Specialists identified this ransomware as trojan virus (a malicious program that pretends to be useful and helpful). Its targets were computers running different versions of Windows. It was gaining initial access via malicious emails that were disguised as coming from UPS or FedEx. If successful, the ransomware began to look for data and files to encrypt, such as network file shares, external hard drives, USB drives, shared network drives, and even cloud storage drives.
In November 2013, CryptoLocker infected nearly 34,000 computers, mostly from English-speaking countries. Specialists released a free encryption tool in 2014, but different reports say that the ransomware had already managed to extort nearly $27 million before the decryptor release.
Morris Computer Worm
It is one of the oldest self-replicating computer worms that, back in 1988, caused denial-of-service for nearly 10% of the 60,000 machines from the ARPANET. Robert Tappan Morris, a student at Cornell University, wrote this worm. On November 2, 1988, he released the worm from MIT. To spread the Morris Worm used vulnerabilities in UNIX send mail, rsh/rexec, finger, and also guessing weak passwords.
During the infection process, the worm checks if it did not infect it earlier. Still, it can reinfect it again up to seven times to ensure the user could not spoof the worm infection signature. In 1991, court case convicted Robert Tappan Morris under the 1986 Computer Fraud and Abuse Act, which resulted in a sentence of him spending three years in prison.
Computer Virus “Melissa”
Another old-school virus that was active in early 1999. This mass-mailing macro virus targeted Outlook-based systems and Microsoft Word-based systems. At that time, it was the fastest-spreading malware. It actually brought general awareness about all possible damages and risks of unsolicited emails. At the same time, this virus became the prototype for all other kinds of malware. Melissa brought such devastating issues that just a few months after its first-time rampage, the virus creator was arrested and received a sentence in prison.
The Federal Bureau of Investigation (FBI) also started a new national Cyber Division focused on online crimes. The virus managed to infect up to hundreds of networks, among them Microsoft and the United States Marine Corps.
Computer Worm: Code Red
The very first virus to target enterprise networks on a large scale. A virus appeared on July 15, 2001, and attacked computers running on Microsoft’s IIS web server. eEye Digital Security employees Ryan Permeh and Marc Maiffret were the first to discover and research the virus. Riley Hassell discovered a vulnerability this virus used to get into the network. The virus received its name after the researchers drank a Mountain Dew Code Red drink while working with this malware. The worm first appeared on July 13; by July 19, 2001, Code Red had infected nearly 359,000 hosts.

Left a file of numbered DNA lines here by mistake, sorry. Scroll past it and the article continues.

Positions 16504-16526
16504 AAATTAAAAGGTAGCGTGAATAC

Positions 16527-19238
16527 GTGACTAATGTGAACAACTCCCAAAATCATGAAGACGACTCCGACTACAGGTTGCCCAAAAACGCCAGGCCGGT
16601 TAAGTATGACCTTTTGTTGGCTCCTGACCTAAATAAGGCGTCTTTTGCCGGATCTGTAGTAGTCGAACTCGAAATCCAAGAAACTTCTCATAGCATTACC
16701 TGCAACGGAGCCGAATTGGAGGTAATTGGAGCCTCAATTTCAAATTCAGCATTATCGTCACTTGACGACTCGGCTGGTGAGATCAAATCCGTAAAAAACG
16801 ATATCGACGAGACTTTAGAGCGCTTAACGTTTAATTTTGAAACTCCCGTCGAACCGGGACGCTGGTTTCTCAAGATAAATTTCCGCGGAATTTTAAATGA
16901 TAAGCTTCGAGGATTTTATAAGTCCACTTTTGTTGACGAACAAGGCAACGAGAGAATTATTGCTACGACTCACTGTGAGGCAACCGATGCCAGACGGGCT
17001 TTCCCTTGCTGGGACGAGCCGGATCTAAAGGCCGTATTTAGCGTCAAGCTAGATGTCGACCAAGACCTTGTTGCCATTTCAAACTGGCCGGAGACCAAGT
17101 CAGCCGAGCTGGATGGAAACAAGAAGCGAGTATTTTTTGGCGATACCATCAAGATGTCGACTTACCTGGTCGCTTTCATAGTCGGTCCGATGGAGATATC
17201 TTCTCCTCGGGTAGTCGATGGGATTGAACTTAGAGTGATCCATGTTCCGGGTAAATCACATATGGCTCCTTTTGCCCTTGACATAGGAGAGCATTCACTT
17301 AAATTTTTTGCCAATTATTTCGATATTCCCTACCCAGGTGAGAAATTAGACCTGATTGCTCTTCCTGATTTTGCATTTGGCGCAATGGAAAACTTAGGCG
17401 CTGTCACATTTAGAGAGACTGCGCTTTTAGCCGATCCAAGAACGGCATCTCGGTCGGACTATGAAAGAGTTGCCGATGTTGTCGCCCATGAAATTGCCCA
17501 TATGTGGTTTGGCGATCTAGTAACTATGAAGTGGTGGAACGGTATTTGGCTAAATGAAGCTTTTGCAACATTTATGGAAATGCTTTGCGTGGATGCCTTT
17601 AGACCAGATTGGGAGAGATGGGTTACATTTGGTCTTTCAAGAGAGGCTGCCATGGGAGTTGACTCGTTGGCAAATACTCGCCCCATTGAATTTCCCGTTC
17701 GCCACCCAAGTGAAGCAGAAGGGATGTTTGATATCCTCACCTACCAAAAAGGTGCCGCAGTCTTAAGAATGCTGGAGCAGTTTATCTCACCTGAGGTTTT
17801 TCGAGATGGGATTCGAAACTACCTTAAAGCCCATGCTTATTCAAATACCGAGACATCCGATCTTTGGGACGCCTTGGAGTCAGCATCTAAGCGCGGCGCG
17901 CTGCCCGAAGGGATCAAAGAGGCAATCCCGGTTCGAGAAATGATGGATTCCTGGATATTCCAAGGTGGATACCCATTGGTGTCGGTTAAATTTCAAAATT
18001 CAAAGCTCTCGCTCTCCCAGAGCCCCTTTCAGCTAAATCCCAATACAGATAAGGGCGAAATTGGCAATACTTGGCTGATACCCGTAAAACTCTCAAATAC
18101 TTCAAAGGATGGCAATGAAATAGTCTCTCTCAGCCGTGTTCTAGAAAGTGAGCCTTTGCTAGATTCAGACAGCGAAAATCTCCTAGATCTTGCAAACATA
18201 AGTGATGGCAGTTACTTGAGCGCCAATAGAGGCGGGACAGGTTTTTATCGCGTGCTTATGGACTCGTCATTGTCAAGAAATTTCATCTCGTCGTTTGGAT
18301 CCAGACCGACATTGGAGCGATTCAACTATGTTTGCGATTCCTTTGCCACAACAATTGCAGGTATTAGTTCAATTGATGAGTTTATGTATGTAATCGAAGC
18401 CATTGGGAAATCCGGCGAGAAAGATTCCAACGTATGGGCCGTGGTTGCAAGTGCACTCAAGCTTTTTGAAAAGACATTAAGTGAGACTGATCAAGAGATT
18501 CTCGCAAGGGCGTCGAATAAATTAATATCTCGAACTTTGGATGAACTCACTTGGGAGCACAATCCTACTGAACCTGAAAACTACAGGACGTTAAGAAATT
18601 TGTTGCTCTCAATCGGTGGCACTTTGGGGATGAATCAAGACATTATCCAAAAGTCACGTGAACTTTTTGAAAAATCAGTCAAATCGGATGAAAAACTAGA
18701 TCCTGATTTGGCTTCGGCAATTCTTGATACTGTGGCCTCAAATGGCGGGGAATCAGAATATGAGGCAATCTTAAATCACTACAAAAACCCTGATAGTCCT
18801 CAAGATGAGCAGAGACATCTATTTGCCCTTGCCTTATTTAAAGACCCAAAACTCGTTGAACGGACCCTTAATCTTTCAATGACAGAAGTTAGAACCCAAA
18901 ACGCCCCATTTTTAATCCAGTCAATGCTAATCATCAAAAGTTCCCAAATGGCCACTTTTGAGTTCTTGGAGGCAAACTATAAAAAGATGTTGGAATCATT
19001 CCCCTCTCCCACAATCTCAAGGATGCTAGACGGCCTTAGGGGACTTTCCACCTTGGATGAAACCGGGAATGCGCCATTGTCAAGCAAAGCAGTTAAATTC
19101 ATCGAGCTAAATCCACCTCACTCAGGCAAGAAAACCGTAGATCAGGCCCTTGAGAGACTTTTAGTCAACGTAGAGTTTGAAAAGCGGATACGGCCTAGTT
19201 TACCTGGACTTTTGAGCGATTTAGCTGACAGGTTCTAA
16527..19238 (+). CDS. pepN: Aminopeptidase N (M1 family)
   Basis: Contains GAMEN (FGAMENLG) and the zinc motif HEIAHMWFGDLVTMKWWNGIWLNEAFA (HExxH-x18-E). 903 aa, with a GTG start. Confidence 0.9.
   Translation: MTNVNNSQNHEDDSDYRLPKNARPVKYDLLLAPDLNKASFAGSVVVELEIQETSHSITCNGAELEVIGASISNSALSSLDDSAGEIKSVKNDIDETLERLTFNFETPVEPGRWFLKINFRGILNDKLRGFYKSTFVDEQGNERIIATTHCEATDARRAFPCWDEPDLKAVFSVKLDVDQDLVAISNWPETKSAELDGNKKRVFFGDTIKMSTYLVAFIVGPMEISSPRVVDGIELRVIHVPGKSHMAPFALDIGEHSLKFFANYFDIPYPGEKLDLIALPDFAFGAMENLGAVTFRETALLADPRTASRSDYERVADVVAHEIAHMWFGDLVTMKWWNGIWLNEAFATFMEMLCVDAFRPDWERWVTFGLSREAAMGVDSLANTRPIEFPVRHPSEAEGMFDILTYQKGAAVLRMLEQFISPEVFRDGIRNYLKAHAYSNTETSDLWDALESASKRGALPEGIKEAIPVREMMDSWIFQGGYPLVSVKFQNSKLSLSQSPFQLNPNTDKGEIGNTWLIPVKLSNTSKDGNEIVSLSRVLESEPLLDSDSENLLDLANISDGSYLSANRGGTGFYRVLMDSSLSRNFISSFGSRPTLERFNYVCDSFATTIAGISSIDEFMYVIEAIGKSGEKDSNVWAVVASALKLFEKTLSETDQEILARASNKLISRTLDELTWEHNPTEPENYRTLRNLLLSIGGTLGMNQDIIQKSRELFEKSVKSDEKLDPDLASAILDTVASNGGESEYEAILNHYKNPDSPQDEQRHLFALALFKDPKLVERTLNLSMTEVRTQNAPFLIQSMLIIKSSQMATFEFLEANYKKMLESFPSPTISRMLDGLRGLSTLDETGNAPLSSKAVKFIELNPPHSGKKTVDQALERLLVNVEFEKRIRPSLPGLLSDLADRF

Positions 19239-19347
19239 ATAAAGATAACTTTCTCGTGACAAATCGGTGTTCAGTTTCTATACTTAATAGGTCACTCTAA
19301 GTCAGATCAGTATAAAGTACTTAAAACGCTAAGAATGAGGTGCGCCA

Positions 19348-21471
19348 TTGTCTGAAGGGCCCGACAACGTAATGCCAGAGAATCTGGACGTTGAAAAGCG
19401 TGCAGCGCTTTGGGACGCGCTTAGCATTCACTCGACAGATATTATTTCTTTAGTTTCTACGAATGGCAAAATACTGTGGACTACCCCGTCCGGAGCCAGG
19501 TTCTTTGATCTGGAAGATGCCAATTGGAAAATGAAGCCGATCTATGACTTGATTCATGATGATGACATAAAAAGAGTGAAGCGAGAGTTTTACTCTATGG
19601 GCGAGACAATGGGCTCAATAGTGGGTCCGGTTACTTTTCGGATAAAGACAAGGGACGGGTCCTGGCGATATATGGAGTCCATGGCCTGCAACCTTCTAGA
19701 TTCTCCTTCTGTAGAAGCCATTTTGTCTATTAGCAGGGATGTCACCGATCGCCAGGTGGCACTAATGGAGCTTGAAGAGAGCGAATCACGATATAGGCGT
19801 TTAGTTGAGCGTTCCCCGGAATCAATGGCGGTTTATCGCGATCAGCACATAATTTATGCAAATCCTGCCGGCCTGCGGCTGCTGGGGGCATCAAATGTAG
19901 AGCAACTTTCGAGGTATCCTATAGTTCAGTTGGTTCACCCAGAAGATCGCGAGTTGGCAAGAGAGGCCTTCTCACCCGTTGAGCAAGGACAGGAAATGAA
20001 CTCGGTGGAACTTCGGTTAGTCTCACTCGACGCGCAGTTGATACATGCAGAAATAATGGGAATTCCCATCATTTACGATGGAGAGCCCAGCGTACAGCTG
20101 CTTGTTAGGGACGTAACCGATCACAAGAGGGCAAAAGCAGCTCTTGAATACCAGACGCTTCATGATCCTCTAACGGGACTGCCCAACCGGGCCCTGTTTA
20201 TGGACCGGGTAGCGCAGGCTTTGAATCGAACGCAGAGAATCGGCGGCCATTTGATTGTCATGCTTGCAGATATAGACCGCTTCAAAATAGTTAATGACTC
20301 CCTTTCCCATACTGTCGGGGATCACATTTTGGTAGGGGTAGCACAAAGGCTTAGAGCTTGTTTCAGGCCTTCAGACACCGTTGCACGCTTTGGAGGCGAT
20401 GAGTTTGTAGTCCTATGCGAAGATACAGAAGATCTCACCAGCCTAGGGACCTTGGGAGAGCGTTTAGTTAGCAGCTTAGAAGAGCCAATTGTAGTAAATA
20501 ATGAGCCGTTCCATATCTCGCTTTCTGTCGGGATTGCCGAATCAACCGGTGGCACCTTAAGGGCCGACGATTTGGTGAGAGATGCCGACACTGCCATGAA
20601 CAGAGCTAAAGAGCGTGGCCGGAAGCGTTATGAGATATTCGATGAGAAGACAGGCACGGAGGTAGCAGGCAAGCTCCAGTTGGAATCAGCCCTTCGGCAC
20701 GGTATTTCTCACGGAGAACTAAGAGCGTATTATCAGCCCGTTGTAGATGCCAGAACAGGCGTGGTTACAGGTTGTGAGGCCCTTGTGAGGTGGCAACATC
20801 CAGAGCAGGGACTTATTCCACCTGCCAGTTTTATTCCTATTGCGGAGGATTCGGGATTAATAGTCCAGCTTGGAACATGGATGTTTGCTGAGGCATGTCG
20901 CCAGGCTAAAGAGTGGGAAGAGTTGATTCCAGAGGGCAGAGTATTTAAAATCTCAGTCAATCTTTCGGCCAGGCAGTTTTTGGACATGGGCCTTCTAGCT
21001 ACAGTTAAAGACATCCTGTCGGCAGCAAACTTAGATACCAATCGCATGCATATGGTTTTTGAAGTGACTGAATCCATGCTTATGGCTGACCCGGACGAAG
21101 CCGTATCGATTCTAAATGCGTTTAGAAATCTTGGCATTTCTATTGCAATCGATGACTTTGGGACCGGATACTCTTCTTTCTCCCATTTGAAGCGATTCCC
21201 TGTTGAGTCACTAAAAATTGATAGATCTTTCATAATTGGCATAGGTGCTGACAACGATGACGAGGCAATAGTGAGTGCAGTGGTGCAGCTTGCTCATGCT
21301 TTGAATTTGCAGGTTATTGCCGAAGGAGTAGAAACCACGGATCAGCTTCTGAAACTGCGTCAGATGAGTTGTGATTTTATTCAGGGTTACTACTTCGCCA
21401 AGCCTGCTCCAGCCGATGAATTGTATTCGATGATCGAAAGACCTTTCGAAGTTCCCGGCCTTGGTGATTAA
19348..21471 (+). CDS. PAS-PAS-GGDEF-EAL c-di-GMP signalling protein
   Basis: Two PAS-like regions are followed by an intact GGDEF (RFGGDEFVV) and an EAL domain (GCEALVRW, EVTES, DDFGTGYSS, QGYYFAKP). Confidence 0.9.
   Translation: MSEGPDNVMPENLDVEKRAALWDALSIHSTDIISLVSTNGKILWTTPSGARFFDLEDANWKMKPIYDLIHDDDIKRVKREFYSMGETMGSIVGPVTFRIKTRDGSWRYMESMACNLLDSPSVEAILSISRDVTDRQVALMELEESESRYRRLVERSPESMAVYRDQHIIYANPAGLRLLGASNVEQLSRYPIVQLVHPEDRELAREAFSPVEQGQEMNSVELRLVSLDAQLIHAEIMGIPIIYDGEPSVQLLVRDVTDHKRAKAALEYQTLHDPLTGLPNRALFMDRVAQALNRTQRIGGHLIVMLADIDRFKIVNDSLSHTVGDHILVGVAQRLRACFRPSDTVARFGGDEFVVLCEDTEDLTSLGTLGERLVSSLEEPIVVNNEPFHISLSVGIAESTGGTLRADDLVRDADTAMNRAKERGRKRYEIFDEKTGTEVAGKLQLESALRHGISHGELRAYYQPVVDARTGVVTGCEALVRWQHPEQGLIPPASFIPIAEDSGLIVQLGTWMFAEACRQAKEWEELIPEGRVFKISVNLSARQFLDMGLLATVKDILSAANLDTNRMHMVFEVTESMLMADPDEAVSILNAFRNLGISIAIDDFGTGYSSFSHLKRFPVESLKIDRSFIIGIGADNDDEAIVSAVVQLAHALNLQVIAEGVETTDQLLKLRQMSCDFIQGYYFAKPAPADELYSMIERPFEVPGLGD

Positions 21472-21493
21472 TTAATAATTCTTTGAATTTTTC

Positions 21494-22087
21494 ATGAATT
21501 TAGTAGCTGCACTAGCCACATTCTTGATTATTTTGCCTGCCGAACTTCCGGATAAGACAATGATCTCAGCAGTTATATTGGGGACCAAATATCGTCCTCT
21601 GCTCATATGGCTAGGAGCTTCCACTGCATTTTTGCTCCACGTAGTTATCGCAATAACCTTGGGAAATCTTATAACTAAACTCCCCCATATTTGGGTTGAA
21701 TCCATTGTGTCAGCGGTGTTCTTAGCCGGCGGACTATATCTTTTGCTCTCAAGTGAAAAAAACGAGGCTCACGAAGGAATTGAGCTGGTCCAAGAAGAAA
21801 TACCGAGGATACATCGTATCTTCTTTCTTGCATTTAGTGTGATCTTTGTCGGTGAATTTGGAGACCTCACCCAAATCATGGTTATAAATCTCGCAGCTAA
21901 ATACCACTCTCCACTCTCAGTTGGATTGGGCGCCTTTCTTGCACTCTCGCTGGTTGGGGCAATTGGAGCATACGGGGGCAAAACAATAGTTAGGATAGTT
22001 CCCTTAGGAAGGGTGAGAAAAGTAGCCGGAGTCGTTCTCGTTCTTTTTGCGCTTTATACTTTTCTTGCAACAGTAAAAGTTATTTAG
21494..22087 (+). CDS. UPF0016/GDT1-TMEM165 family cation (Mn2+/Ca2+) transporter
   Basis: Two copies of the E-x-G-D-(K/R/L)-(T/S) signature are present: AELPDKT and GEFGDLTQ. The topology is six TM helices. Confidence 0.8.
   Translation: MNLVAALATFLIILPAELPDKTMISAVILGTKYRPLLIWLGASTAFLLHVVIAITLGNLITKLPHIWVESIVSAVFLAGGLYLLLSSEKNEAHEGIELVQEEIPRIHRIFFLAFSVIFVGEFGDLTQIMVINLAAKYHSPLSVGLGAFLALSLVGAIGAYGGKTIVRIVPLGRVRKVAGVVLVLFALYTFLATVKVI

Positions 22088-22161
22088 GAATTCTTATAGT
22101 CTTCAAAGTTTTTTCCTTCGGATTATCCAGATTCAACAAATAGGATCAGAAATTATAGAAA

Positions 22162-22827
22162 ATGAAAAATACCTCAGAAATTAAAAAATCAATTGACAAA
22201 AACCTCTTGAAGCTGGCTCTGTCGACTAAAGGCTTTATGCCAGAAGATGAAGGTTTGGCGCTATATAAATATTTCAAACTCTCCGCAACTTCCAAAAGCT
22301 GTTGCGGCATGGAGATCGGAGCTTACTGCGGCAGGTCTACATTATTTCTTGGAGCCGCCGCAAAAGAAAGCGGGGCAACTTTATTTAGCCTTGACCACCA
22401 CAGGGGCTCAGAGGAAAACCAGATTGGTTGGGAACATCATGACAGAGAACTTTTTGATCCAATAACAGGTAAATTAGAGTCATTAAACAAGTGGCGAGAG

Zeus Trojan Virus
The Zeus Trojan is a collection of malicious programs that can conduct various malicious tasks like collecting sensitive information, spying on you and creating a botnet. In 2011 someone leaked the source code for Zeus; later, much Zeus-based malware was spreading, causing damage. The peak of activity for Zeus was in early 2010, making it one of the most notorious malware ever existed.
Zeus is a Trojan kind of malware, meaning it pretends to be some useful and popular program, but instead, it hides within itself the malicious payload. Zeus has two main ways of infecting its victims — via phishing emails and malicious downloads. In phishing attacks, people received an email that was containing a malicious attachment. In other cases, the Zeus phishing emails contain malicious links to infected websites.
Once the victim clicks either on the malicious attachment or links, the Zeus payload gets downloaded. The malware sometimes may reside in malicious online ads that, once a user clicks on them, the malware downloads itself onto their computer. In addition to these infection vectors, a malicious website infects users with malware when they visit it. besides it also other legitimate-looking malicious downloads exist.
Initially, cybercriminals’ main purpose in developing Zeus was to steal sensitive banking information. In 2009 Zeus attacked Amazon, NASA, Bank of America, and various other companies/ organizations. Specialists estimated that the malware infected up to 3.6 million computers of all targets at that time. In 2010 the FBI successfully investigated Zeus’ malicious operations, which led to the arrest of over 100 people in Ukraine, the US, and the UK. Before the arrest, the group behind Zeus managed to steal over $70 million from their victims.
Although the malware was stopped, it spawned its predecessors like Terdot, Atmos, Citadel, Cthonic, and even Gameover ZeuS botnet. All of them used Zeus code, and the botnet is based the most on it. Gameover ZeuS botnet was often employed to send phishing emails or spam or, in other cases, to conduct DDoS attacks.